When a public employee is a victim of employment discrimination, there are generally several ways in which he/she may pursue his/her claim. One method is by suing under Title VII of the Civil Rights Act of 1964, a statute that focuses on employment discrimination claims for both public and private employers. Also available, for some, is §1983 of the federal civil rights statute, which may afford a plaintiff greater monetary relief than is allowed under Title VII. A plaintiff may only sue under § 1983 when her employer is the government “acting under color of state law” – so this option is for those employed by public schools, universities, local government agencies or similar government-owned entities. However, a new ruling from the Second Circuit has limited the viability of the § 1983 path.
Issued by the United States Court of Appeals for the Second Circuit on August 12, 2019, Naumovski v. Norris creates stark distinctions between the treatment of gender discrimination cases under Title VII and §1983. In Norris, the Second Circuit ruled that the correct burden of proof under § 1983 for sex discrimination claims is “but-for” causation, meaning that sex discrimination must be the determining factor in the adverse action against a plaintiff. This is a stricter burden of proof than is required for Title VII which requires only that sex discrimination be a “motivating factor” in an adverse action against an employee. This higher burden will, of course, make success under §1983 more difficult.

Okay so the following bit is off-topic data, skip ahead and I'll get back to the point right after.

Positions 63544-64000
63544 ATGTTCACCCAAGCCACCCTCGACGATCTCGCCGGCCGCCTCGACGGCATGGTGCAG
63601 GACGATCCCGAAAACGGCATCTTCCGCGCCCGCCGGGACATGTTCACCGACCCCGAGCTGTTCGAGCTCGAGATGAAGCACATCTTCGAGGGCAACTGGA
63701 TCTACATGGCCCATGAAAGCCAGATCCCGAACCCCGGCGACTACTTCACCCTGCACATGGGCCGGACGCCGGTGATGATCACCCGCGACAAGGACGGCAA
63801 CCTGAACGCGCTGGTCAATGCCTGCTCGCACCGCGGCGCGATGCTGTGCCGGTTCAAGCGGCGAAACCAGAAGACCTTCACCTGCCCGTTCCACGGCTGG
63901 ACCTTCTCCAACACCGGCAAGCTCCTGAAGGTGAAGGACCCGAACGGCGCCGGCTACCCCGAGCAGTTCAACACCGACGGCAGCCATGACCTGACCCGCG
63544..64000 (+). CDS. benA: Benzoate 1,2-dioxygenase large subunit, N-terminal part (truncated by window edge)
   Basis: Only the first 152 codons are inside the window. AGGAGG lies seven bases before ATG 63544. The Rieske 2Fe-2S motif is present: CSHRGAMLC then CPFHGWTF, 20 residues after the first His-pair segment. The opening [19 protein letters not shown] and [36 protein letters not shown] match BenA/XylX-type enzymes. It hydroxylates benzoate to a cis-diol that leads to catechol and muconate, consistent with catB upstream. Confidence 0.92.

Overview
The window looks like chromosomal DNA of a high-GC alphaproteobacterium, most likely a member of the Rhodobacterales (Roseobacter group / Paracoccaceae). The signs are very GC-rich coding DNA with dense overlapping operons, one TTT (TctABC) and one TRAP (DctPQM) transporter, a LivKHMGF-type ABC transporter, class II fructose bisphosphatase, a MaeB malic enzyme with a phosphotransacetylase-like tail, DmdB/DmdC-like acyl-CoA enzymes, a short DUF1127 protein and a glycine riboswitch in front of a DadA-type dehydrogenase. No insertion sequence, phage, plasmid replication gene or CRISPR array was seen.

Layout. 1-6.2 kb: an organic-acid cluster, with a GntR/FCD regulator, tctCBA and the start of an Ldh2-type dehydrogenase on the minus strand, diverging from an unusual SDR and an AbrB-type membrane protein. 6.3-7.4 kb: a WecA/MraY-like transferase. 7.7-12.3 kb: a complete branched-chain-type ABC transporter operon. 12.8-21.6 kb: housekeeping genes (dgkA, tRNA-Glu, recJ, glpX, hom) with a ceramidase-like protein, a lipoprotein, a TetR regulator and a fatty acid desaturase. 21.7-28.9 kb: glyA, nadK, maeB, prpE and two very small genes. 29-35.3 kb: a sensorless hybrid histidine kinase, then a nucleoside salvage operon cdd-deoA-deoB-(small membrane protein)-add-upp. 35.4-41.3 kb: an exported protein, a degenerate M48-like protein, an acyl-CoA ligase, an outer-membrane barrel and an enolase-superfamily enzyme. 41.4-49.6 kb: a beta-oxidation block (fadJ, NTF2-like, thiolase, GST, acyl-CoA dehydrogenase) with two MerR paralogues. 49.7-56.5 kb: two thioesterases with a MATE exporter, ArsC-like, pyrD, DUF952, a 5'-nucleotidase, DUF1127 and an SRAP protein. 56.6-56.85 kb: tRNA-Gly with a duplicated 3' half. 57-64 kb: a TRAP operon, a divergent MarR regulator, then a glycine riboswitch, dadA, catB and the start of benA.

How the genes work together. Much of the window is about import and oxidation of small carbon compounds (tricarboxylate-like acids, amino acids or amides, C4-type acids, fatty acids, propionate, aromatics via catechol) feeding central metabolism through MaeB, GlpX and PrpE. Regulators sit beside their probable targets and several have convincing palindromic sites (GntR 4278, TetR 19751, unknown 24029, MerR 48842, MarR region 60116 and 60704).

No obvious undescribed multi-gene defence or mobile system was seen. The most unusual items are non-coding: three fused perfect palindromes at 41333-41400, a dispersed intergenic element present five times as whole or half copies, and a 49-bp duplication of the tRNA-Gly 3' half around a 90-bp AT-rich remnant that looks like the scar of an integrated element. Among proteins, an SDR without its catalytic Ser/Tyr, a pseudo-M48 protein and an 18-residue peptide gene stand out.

In addition to establishing a higher burden of proof for § 1983 cases, the Norris court also ruled that there is no vicarious liability for employers under § 1983, unlike Title VII. Norris also left a wrinkle in interpreting the definition of “gender discrimination” under § 1983. Specifically, one may wonder what the holding of Norris means for plaintiffs who are the victim of employment discrimination based on their sexual orientation. Under a separate Second Circuit decision, Zarda v. Altitude Express, Inc., sexual orientation discrimination is considered to be a subset of gender discrimination under Title VII. This ruling does not clarify whether the new standards established by Norris affect sexual orientation discrimination cases, as Zarda interprets Title VII not § 1983. The court in Norris offered very little assistance in clarifying this issue under § 1983. This leaves much uncertainty as to whether the same challenges for gender discrimination claims under § 1983 also apply to sexual orientation discrimination cases.
In summary, the Norris decision created new barriers for § 1983 discrimination claims. Employees of such institutions, and their attorneys, should take great care in deciding whether § 1983 is the best option for such cases, as they potentially run the risk of unnecessary legal costs on a claim that may be doomed to fail – or at least less likely to prevail. What do you think of this ruling? Please let us know!